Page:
THEY Are Not the Enemy

“By our trust in the divine beauty in every person we develop that beauty in ourselves.”
– Hazrat Inayat Khan


In Circle and Spear’s short life, it has already hosted readers from 88 countries. After the USA, Canada, and Europe, the subsequent largest readership is in Russia and Saudi Arabia. Today, after receiving 1000+ Twitter followers from Russia, Turkey, Kuwait, Iran, and Saudi Arabia, memories of my trip to Russia, 24 years ago, and subsequent thoughts stirred up this essay.

imageWorld history teaches us that the way to begin creating an enemy is to convince the People that another group is different. This tactic combined with forging a strong sense of nationality and establishing that the opposing group is a threat, is the way to get young people seeking meaning and purpose in their lives, and who also have a need to identify with something larger than themselves, become united combatants for a cause.

Often, that cause has been manufactured and manipulated by greedy, power-craving-self-serving politicians who have the backing of a powerful and wealthy few who can potentially reap windfall profits and gain increased power from the call to arms. These leaders almost always rise from the ashes of an impoverished nation that identifies and attributes its economic recovery to the leaders in power.

Are the people of these distant lands the enemy? Or, is the enemy devious, manipulative politics and general gullibility, ignorance, loss or lack of meaning, and the need for identification with something larger than one’s self?

Who is this enemy that these leaders claim? Often, they appear differently, speak differently, worship differently, do things differently.

When it comes to those things that matter most, those qualities that make us human, how differently are they?

The terror of the Cold War and Russian Communism loomed over my generation’s childhood. We lived in the wake of McCarthyism and the Red Scare. In grade school, we endured regular air raid drills sounding by the ominous and haunting siren, familiar in World War Two bombings of London, echoing for miles. We were instructed to cower under our desks; shielding our heads with our arms. Yes, we believed a missile attack could happen at any moment.

The “Godless Russians” with their dour wintry faces adorning dead animal hats and coats, wielding hammers and sickles, wanted to destroy us. They were the enemy. We accepted that Communists were among us, in America; infiltrating our society. Many believed the Vietnam Anti-War campaign was instigated by Communist agitators whose added purpose was to undermine all that was good about the America we loved.

Boris Badenov and Natasha Fatale

Boris Badenov and Natasha Fatale

The Rocky and Bullwinkle Show, one of our favorite childhood cartoons, pitted the cunning, evil Boris Badenov and Natasha Fatale speaking English with thick Russian accents against our innocent do-gooders Rocky and Bullwinkle. As children, we assumed all Russians wore dark colors and resembled those same cartoon characters.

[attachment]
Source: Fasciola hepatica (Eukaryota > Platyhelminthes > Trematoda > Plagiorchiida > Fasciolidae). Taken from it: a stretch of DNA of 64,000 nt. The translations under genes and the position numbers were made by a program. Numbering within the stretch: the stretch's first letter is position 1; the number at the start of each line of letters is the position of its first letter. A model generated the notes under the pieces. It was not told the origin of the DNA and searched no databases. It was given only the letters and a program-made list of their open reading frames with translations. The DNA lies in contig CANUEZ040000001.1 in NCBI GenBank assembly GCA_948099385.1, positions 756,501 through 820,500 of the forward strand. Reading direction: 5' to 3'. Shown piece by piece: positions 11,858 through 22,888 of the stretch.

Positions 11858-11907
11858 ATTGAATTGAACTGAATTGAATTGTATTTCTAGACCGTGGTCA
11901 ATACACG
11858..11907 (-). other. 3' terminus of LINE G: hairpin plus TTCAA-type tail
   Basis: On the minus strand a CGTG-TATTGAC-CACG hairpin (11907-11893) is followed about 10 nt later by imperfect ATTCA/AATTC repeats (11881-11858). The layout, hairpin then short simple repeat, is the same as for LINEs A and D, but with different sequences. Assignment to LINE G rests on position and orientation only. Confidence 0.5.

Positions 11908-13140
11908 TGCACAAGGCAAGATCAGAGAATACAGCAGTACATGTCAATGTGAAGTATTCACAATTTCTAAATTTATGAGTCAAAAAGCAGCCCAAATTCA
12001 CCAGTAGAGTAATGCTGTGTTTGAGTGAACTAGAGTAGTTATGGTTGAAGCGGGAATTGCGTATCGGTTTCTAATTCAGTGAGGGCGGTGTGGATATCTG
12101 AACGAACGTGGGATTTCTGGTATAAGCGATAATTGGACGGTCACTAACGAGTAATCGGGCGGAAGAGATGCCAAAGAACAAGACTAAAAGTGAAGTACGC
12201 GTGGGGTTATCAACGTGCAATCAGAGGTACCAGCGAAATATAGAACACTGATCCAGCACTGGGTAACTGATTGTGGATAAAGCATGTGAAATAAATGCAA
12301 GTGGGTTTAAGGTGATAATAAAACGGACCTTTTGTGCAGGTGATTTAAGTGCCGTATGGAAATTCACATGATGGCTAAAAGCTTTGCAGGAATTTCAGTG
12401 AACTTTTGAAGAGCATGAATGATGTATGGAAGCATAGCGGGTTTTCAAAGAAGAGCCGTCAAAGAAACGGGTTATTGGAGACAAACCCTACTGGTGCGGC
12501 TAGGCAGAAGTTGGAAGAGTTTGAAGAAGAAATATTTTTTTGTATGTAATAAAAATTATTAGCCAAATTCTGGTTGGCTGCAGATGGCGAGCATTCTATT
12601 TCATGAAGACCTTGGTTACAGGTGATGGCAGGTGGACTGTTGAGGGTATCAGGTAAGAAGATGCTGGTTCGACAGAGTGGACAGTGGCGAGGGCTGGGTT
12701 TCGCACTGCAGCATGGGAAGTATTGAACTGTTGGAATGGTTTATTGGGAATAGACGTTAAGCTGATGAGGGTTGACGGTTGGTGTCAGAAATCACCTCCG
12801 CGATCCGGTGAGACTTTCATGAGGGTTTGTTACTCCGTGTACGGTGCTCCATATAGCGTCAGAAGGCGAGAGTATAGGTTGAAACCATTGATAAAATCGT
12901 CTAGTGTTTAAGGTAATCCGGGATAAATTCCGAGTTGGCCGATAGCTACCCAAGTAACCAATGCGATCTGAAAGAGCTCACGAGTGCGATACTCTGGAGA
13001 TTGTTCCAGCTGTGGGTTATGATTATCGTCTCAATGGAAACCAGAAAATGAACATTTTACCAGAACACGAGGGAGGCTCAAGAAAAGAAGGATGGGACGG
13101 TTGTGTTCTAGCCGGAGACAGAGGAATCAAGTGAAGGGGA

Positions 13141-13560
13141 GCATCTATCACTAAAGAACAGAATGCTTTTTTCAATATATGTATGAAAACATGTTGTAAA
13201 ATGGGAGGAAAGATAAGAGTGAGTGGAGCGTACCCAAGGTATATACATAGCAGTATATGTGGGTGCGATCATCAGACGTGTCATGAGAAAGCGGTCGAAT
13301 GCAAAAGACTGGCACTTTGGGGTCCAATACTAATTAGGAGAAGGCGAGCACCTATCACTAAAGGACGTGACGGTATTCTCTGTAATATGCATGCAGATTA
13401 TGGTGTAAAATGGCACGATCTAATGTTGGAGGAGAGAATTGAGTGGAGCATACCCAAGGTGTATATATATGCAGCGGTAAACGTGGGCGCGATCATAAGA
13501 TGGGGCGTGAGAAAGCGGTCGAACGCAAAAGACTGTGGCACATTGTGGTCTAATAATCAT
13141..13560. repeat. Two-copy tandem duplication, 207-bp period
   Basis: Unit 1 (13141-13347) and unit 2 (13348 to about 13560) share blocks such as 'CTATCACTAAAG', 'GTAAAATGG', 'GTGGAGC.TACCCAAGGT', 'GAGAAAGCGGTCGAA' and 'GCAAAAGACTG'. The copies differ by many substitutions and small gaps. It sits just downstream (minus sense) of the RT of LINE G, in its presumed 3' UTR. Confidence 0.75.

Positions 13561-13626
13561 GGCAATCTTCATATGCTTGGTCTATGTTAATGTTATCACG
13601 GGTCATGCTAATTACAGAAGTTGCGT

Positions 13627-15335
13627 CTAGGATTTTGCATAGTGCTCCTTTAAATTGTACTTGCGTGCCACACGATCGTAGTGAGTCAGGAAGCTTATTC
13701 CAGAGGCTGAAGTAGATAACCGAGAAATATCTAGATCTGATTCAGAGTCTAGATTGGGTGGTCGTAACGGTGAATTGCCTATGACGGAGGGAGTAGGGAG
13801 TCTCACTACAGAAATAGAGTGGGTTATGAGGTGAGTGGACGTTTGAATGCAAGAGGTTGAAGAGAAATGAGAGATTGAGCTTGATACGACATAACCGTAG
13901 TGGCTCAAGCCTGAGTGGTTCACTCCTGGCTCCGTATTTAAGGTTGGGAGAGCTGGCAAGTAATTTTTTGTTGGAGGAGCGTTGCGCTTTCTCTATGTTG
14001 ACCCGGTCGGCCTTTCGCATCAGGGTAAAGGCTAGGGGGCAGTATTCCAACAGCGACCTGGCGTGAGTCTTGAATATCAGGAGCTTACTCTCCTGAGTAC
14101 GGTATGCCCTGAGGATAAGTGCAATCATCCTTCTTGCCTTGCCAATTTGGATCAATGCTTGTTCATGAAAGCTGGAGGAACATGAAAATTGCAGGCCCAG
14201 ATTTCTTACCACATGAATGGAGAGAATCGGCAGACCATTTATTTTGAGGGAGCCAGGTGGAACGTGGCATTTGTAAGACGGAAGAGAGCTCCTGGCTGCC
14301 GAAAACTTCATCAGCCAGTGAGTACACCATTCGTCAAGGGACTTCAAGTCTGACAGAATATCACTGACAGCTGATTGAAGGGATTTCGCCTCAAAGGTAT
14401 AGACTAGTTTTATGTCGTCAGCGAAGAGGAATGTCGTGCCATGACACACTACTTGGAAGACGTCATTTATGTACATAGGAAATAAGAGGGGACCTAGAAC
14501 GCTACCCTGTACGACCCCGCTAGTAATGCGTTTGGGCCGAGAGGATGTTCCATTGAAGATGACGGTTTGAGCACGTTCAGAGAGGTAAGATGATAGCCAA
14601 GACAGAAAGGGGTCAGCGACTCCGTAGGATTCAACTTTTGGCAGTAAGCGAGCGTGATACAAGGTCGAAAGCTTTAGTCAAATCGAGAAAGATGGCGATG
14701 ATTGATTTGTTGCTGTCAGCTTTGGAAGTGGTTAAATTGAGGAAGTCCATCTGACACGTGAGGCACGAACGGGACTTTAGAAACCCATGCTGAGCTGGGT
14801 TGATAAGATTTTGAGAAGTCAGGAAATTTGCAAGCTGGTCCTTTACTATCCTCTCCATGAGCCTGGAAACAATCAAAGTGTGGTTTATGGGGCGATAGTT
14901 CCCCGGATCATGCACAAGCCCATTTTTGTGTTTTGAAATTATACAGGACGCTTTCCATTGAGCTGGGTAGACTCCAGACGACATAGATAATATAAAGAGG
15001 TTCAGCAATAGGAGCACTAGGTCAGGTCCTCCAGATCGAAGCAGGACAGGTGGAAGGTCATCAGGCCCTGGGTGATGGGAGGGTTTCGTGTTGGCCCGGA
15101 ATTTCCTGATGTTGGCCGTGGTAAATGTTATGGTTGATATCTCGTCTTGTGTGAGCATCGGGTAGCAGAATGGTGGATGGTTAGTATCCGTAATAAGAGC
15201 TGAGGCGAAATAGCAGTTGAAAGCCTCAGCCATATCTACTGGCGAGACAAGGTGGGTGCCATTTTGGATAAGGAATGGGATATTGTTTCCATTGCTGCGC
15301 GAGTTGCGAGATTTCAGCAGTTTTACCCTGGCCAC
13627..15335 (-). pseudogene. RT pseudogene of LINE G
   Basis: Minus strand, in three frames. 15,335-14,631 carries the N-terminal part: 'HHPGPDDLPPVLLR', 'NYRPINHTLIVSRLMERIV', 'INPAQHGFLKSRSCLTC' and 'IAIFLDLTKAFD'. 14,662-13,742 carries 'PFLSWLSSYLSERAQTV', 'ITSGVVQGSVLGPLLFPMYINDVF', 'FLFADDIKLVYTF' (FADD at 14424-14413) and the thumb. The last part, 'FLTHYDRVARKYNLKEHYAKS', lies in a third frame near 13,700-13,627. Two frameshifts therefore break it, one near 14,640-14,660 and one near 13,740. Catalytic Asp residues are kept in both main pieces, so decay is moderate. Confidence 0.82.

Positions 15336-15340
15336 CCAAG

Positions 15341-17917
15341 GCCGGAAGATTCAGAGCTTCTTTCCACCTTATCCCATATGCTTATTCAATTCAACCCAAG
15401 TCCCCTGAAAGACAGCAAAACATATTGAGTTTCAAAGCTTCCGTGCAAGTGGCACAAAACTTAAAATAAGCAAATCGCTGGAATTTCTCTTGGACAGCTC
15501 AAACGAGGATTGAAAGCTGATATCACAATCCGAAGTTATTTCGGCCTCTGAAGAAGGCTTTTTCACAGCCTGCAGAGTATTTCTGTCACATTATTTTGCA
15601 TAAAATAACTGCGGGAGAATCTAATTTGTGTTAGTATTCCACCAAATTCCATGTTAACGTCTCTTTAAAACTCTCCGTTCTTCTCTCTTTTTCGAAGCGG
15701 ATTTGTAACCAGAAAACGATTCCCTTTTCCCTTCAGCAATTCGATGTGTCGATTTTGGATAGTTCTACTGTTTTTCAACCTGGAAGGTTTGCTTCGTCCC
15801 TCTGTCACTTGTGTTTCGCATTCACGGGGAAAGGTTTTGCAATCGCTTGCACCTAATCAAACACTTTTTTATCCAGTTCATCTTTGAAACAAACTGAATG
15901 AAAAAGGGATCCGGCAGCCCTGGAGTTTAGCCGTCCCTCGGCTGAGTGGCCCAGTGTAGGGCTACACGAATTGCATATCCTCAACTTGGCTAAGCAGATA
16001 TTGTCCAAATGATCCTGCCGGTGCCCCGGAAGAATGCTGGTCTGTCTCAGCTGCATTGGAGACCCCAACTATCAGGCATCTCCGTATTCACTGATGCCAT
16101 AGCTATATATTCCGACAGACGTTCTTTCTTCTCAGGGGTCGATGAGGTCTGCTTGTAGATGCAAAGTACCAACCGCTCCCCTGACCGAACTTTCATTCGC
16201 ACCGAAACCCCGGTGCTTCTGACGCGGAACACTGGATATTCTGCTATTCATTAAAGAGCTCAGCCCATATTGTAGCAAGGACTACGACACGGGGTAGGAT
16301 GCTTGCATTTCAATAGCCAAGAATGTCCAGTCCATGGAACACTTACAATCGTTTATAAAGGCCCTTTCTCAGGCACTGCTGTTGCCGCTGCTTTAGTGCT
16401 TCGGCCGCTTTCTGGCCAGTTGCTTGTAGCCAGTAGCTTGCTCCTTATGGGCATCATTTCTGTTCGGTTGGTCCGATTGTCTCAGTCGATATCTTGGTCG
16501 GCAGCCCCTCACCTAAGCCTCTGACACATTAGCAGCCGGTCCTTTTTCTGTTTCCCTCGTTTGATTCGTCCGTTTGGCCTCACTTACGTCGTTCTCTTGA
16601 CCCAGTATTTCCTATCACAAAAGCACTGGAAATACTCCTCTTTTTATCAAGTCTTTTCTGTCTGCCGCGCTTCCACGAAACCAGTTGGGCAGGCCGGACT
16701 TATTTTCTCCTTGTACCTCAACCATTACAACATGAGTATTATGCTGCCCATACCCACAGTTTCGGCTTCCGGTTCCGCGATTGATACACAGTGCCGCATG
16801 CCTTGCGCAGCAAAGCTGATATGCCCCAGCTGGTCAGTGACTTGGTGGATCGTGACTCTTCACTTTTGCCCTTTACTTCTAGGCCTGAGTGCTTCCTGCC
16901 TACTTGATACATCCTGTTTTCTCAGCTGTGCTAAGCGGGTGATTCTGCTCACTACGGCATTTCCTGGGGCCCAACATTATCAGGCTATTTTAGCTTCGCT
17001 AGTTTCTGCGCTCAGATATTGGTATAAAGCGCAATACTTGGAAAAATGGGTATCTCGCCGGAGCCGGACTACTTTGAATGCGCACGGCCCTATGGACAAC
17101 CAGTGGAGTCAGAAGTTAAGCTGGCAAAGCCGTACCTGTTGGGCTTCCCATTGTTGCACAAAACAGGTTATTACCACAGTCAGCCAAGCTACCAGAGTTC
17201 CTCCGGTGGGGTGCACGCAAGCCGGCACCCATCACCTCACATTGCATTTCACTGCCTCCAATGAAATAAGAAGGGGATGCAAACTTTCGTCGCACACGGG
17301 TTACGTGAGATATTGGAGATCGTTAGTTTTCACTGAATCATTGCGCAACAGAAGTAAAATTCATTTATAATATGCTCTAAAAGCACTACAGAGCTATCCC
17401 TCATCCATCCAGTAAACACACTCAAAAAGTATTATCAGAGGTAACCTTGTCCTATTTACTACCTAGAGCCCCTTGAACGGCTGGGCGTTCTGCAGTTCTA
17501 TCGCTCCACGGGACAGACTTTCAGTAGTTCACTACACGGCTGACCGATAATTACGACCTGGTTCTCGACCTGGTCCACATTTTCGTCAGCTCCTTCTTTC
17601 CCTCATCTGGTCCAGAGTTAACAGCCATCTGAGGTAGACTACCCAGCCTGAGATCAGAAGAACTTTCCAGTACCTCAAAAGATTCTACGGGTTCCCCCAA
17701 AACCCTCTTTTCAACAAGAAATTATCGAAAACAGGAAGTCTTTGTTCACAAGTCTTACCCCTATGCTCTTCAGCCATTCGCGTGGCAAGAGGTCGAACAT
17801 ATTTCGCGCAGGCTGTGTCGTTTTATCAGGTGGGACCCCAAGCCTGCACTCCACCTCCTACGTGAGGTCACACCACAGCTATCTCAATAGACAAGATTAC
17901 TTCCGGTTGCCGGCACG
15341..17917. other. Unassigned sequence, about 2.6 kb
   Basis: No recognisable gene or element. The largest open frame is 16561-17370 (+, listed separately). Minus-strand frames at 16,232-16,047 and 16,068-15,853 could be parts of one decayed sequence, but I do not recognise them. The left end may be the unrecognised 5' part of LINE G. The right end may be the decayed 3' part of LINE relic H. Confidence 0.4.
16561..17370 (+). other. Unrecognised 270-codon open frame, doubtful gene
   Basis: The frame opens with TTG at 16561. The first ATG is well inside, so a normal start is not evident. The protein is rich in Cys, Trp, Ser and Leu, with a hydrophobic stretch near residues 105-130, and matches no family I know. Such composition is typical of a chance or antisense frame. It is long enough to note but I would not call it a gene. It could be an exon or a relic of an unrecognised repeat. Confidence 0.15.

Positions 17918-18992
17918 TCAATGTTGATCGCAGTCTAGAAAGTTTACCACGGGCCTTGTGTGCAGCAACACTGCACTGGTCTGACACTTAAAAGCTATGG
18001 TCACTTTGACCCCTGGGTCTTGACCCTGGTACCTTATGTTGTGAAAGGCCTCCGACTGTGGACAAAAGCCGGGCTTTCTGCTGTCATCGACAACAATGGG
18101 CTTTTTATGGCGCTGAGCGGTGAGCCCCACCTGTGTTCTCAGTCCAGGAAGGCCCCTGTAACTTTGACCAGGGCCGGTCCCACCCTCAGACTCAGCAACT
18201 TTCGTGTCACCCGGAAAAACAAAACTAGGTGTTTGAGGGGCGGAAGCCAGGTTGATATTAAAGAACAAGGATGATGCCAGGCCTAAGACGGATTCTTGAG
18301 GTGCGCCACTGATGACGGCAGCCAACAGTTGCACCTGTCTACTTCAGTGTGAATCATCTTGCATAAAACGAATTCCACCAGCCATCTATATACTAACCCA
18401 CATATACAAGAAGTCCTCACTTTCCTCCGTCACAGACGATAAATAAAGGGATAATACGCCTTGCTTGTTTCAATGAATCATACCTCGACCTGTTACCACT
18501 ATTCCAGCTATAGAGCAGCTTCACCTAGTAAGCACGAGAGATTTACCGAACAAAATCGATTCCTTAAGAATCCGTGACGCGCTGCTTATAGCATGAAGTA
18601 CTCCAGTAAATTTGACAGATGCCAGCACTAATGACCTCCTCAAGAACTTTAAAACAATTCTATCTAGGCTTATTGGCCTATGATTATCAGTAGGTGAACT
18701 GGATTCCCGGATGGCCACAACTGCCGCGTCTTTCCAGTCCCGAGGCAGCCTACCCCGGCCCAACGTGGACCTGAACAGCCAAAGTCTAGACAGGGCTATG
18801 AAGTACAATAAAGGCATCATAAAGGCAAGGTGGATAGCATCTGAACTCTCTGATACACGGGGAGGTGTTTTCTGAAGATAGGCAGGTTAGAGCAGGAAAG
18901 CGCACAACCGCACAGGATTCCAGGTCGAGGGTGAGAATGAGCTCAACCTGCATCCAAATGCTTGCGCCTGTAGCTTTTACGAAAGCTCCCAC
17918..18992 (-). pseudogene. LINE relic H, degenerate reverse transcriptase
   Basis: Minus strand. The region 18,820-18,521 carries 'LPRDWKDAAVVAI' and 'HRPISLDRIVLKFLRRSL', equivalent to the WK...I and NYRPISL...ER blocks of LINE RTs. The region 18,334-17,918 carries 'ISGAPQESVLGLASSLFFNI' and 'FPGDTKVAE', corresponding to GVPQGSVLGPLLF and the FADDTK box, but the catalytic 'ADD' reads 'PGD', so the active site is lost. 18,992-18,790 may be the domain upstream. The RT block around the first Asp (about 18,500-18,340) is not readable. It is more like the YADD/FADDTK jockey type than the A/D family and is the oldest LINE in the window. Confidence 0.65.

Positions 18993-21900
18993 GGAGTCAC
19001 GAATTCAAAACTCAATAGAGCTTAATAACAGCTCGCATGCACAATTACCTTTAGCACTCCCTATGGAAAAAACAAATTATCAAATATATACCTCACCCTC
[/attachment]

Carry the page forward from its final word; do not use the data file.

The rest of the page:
Years later, as a young man, I was playing a swing-jazz gig at the General Electric Plant in Schenectady, NY. Russian diplomats were in attendance. Days later, I was informed that they loved the music and invited us to Russia as official guests of the government. They would provide for all the arrangements. It was to be an adventure of a lifetime.

So excited about this invitation, I threw myself headfirst into learning Russian and the Cyrillic alphabet. The language was surprisingly elegant; flowing with mellifluence and ordered syntax. My misinformed opinion changed. This tongue made English sound harsh and difficult, rather than the other way around!

Fascinated and eager for the trip, I prepared enough Russian to participate in general conversation, nothing too intellectual. I could converse about sports, music, weather, order food, ask for directions, etcetera.

In March of 1991, we flew to Saint Petersburg on the Aeroflot. Upon landing, the Beatles song, “Back in the USSR” came to mind. Then, I recalled, years previous when my father stormed into my room and smashed the record into bits. The Red Scare was alive and well!

Back to the visit…

Once we got through customs, we were assigned a family to stay with, and then separated. My host was a conductor and teacher at the Children’s Conservatory. He lived in a tiny apartment with his wife and daughter, within a larger government built complex. It had no grass, few trees, and a lot of concrete.

Great Depression Bread Line

Great Depression Bread Line

I was perplexed. This was not the powerful country that we were raised to fear. The dilapidated streets had potholes large enough to break any axle. The nearby nuclear reactor was covered in soot. All the grocery store shelves were empty. The occasional bakery would have lines in the hundreds. These scenarios were reminiscent of photos of our Great Depression.